Eat Black Charlotte Week adds to growing spotlight on Black culinary scene

The team of local bloggers, food photographers and curators to highlight Charlotte’s Black food businesses and entrepreneurs June 4-12.

Organizers behind Eat Black Charlotte are continuing local efforts to spotlight Black-owned food businesses with Eat Black Charlotte Week, happening June 4-12.

Erique Berry, Jenelle Kellam, Lorri Ashly Lofton, Cory Wilkins, DeAnna Taylor, Ryan Jones, Shay Jackson and Amber Owens are known for chronicling their foodie tales on social media. They formed Eat Black Charlotte last summer as more people sought to spend dollars at Black-owned businesses amid the social justice movement. The #eatblkclt hashtag grew quickly, showcasing posts of where to eat and drink in the Charlotte area.

Eat Black Charlotte Week joins other events amplifying local Black restaurants and their owners. Black Business Owners of Charlotte recently held Savor Black Charlotte and announced Charlotte Black Restaurant Week will return this fall Oct. 18-31. Greg and Subrina Collier of Leah & Louise will launch the inaugural BayHaven Food & Wine Festival Oct. 22-24.

“Even though it’s been a year since we started, we want to make sure that people still keep the Black restaurants in mind past us using a hashtag,” said Wilkins, who runs the platform, DailySpecialCLT. “That’s why we want to continue these events to put the restaurants at the forefront.”

The participating lineup includes 35 restaurants, food trucks and dessert vendors offering pre-fixe menus throughout the week. Eat Black Charlotte Week culminates on June 12 with the Food & Brew Festival at Unknown Brewing Co. followed by Desserts & Drinks at 1501 South Mint. Get your tickets here.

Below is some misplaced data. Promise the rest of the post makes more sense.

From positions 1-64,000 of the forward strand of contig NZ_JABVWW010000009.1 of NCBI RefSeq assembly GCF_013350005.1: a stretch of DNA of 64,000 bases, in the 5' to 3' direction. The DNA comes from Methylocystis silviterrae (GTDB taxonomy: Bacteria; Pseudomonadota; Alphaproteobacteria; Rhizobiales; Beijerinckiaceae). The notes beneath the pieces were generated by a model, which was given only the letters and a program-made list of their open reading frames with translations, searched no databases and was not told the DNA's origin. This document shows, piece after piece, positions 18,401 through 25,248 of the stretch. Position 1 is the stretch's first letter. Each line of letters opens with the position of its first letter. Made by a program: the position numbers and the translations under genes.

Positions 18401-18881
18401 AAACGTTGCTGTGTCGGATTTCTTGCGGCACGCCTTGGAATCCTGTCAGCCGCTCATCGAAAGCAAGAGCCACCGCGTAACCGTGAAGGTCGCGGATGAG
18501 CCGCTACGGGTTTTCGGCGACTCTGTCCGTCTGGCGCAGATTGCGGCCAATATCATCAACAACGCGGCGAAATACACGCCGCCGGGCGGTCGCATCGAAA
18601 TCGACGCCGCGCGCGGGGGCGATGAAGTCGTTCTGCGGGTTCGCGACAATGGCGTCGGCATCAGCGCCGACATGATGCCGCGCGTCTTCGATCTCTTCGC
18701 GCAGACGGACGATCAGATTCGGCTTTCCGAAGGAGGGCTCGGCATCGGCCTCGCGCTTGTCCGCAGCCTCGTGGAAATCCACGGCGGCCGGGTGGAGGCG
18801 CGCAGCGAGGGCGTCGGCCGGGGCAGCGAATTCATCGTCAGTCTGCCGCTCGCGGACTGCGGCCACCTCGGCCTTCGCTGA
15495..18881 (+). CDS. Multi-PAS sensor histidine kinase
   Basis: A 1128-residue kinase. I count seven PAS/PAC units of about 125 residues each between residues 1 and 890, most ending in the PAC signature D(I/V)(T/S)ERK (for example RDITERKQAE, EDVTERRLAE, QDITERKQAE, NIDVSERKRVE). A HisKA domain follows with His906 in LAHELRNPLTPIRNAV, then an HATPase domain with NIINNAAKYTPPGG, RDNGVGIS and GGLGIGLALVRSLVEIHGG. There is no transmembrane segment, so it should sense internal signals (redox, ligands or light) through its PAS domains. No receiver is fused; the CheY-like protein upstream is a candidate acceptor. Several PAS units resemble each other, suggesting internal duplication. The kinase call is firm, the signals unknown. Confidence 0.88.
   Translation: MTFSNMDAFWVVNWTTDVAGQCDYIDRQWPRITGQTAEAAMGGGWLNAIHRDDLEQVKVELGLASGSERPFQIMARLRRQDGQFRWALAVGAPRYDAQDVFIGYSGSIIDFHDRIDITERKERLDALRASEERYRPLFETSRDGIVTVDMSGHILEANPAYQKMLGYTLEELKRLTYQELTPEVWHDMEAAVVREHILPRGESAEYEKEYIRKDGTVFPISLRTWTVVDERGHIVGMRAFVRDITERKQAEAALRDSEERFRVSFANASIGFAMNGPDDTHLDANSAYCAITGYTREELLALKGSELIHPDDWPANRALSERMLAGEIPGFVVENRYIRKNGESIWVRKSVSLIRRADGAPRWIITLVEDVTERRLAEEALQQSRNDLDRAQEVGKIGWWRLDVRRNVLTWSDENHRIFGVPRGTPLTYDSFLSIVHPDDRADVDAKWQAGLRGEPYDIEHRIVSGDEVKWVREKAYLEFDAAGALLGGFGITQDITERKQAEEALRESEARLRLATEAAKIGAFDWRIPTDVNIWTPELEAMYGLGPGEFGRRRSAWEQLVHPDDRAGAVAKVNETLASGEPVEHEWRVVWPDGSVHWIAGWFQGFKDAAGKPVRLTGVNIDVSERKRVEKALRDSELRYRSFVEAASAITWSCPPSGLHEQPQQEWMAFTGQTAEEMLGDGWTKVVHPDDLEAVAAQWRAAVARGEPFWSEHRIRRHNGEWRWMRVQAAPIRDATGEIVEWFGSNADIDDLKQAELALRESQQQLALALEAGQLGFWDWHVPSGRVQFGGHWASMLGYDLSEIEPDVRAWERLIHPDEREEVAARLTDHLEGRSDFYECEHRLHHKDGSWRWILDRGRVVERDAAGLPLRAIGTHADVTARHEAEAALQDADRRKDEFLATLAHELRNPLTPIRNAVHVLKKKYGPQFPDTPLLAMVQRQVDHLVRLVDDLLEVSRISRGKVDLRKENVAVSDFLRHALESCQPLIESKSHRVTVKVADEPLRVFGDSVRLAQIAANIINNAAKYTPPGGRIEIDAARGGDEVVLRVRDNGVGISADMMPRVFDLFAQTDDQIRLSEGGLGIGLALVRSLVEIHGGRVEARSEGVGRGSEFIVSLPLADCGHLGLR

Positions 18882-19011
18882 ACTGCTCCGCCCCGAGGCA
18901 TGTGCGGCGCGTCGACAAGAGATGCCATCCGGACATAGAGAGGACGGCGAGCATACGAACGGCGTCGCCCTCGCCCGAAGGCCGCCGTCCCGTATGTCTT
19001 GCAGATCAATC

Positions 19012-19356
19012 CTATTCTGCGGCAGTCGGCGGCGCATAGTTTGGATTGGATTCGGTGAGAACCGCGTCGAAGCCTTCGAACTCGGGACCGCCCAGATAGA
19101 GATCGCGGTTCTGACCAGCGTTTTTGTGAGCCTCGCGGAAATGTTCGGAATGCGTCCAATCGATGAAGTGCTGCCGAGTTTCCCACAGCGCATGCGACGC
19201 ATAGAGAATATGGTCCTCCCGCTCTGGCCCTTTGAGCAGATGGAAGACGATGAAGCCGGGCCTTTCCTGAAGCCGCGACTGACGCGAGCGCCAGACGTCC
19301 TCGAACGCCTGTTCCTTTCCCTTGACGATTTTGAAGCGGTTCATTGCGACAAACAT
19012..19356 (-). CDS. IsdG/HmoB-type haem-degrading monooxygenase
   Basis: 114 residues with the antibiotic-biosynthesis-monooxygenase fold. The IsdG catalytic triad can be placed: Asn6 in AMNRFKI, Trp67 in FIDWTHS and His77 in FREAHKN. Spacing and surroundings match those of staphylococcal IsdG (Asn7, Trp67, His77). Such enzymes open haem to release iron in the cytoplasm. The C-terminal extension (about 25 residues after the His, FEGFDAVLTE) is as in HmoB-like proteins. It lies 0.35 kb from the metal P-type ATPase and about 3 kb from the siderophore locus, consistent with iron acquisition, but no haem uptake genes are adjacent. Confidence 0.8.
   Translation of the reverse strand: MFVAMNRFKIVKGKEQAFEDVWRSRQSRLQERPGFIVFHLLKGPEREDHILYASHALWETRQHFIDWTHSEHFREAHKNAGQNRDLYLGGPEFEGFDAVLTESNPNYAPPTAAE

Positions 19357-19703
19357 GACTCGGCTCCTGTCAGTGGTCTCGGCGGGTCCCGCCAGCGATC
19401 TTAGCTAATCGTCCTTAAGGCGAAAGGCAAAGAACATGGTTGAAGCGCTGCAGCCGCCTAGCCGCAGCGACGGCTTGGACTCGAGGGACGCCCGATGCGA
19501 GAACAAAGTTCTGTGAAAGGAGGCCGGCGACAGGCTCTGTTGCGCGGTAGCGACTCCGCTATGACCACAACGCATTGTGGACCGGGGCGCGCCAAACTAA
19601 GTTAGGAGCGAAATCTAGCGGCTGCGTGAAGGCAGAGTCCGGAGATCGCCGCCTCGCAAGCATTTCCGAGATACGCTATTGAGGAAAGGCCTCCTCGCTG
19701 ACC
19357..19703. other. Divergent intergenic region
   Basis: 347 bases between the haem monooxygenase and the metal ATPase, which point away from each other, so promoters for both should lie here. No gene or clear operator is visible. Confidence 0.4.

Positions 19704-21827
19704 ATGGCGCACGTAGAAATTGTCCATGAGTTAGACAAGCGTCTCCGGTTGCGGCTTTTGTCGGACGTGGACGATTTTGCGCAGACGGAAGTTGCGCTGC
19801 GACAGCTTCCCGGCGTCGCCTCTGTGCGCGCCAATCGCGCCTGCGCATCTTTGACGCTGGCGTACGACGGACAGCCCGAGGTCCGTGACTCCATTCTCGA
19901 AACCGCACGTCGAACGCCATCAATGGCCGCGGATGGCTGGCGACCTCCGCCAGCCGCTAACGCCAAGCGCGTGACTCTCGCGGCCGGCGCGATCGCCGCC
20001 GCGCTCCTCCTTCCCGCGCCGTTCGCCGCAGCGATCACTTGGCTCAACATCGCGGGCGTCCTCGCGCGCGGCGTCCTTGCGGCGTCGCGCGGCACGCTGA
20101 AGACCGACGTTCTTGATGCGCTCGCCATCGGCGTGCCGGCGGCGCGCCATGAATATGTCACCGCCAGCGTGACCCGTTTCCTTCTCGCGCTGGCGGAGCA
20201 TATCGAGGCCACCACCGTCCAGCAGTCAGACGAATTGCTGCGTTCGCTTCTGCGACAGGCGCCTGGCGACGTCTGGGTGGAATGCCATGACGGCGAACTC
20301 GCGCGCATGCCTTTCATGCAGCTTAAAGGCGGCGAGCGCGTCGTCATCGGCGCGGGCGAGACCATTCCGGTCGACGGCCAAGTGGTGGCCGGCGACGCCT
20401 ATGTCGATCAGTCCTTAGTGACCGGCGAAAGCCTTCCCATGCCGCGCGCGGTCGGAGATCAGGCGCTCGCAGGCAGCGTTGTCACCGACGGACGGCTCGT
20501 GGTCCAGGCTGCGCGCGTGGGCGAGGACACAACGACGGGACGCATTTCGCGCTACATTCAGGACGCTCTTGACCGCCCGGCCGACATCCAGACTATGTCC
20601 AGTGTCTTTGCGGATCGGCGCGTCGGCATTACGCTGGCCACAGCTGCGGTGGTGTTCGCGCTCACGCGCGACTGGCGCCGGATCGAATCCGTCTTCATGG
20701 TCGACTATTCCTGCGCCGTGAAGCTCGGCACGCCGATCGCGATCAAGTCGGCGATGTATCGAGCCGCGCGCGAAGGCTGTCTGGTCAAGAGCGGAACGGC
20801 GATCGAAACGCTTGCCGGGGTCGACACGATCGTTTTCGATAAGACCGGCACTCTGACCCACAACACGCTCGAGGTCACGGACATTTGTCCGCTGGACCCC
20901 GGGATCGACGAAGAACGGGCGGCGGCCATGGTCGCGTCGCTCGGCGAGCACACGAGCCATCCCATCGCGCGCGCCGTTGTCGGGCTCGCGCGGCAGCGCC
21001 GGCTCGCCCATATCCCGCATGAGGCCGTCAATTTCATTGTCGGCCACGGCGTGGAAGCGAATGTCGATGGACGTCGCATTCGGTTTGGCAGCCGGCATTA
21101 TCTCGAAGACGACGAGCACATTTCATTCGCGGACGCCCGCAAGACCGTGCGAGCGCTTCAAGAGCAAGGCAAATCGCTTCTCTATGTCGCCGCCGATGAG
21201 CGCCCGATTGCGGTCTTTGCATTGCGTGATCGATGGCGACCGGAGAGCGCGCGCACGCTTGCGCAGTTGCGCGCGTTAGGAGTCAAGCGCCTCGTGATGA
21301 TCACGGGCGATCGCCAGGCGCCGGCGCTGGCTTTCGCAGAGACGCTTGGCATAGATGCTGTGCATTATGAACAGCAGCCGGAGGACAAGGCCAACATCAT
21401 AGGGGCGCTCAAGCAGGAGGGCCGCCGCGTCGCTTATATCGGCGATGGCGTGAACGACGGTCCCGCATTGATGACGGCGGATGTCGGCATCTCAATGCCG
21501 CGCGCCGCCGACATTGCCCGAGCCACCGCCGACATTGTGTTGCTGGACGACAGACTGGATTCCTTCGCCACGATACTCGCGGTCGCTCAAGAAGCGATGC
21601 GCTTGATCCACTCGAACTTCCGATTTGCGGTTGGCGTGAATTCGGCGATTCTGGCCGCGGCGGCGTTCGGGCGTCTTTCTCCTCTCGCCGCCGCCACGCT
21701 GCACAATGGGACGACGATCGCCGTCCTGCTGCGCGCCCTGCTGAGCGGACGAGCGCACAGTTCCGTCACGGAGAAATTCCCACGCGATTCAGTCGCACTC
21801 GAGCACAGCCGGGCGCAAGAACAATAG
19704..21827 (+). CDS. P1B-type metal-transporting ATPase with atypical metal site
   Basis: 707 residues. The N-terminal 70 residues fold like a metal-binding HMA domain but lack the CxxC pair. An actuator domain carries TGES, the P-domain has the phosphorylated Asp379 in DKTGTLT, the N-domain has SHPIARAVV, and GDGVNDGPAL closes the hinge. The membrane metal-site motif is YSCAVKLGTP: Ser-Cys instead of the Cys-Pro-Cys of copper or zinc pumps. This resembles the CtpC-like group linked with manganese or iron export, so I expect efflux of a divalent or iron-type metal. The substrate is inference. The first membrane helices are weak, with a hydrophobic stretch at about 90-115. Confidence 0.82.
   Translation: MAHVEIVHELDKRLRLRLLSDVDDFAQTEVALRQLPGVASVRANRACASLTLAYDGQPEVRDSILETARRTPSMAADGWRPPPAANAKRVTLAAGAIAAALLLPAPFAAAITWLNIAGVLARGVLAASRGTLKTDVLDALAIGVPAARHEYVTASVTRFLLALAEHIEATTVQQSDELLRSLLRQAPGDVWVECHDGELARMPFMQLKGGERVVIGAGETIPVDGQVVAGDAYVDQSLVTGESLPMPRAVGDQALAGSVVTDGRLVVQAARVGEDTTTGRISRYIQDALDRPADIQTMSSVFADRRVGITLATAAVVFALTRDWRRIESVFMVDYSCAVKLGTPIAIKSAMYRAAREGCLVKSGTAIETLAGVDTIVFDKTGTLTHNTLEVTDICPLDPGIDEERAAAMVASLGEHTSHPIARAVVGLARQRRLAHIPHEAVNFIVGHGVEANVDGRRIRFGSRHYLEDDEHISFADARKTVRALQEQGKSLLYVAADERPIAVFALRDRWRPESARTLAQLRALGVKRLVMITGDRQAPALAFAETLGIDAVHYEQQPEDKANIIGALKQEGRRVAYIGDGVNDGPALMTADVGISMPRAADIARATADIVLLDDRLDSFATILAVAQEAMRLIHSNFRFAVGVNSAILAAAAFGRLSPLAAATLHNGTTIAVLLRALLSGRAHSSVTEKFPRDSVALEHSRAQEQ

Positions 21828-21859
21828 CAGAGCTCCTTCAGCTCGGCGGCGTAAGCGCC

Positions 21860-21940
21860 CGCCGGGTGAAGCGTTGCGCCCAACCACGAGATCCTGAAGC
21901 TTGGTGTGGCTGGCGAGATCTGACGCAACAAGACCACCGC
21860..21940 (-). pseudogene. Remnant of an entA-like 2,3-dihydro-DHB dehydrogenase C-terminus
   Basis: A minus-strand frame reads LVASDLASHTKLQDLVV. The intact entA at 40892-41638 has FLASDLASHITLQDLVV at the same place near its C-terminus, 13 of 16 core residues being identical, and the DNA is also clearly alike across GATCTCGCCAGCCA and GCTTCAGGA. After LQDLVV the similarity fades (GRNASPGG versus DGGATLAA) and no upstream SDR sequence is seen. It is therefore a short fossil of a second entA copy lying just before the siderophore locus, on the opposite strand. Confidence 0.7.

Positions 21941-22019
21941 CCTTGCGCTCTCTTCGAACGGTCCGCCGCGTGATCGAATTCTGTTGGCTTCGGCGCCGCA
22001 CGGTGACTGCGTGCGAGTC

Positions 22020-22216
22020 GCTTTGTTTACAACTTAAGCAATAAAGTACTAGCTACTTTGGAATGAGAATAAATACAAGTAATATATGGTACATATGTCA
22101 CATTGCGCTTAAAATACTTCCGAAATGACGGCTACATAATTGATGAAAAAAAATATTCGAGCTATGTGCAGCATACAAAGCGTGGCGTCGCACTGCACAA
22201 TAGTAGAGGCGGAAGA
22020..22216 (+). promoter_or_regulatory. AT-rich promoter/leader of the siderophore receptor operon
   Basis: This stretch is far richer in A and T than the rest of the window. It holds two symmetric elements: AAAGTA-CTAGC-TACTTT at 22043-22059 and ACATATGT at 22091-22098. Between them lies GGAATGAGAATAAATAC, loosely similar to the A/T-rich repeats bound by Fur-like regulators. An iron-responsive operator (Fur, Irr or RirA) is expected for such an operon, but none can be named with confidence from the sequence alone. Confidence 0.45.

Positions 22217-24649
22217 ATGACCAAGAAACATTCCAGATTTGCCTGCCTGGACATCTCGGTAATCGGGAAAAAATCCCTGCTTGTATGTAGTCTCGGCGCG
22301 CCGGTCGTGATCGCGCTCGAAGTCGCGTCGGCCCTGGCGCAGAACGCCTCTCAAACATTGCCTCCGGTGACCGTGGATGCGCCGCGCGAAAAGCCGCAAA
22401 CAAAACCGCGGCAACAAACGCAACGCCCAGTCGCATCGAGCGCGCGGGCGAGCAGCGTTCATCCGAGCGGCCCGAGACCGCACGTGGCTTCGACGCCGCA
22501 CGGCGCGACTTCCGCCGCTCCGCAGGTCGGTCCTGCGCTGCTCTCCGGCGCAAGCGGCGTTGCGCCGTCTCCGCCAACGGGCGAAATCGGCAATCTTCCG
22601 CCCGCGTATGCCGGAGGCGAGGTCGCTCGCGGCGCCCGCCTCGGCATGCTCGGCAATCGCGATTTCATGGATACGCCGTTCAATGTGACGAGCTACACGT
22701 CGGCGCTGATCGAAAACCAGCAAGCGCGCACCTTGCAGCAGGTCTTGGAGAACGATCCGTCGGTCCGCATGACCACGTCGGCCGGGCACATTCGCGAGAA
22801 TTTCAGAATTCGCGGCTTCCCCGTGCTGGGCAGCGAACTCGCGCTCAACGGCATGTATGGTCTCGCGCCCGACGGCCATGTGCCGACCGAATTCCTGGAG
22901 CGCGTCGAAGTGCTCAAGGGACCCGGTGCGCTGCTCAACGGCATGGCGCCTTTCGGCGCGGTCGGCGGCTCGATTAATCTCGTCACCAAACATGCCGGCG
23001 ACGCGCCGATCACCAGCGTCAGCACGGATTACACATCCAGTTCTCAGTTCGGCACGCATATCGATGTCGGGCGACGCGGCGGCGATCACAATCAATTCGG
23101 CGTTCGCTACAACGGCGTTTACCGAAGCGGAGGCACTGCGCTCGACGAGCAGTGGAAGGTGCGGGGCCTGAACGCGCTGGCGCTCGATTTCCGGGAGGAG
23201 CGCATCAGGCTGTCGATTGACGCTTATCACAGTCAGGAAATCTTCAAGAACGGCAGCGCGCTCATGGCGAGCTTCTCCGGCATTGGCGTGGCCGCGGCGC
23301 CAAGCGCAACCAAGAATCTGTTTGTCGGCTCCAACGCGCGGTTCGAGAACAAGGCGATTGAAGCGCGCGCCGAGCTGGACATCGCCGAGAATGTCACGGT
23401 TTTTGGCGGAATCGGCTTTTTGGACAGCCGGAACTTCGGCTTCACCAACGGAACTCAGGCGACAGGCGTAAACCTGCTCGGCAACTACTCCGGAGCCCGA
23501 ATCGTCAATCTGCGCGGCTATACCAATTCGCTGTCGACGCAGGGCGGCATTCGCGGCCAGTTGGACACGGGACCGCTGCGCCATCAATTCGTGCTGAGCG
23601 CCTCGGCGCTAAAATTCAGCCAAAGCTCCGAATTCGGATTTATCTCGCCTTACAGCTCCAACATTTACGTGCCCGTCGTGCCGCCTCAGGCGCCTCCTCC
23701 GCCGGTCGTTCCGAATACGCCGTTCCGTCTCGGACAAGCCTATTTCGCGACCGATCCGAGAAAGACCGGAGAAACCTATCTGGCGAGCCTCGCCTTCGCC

It’s been a tough year for the restaurant industry navigating through challenges brought on by the coronavirus pandemic. As part of Eat Black Charlotte Week, organizers are hosting a series of online workshops to support business owners with topics ranging from marketing and branding to transitioning from a food truck to a brick-and-mortar business. Google Partner Latesha Byrd of Byrd Career Consulting, chef Michael Bowling of Hot Box Next Level Kitchen and social media professional Asha Ellison are some of those leading the sessions.

“We wanted to bring in experts to show our Black-owned businesses what they can do to grow coming out of this pandemic,” said food blogger Erique Berry. “We also want to make sure that our fellow Black influencers get a platform as well.”

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Visit eatblkclt.com or follow Eat Black Charlotte on Instagram for more information.

Katrina Louis
Katrina covers Charlotte's Black business scene for QCity Metro. She's a Miami transplant, pescatarian and lover of the arts. She earned a public relations degree from the University of Florida. Got a news tip? Email her at katrinalouis@qcitymetro.com.

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2 Comments

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  1. I like food trucks, but what keeps some people of color away is having to purchase tickets. I understand they need numbers for various reasons, but it excludes many. Jms

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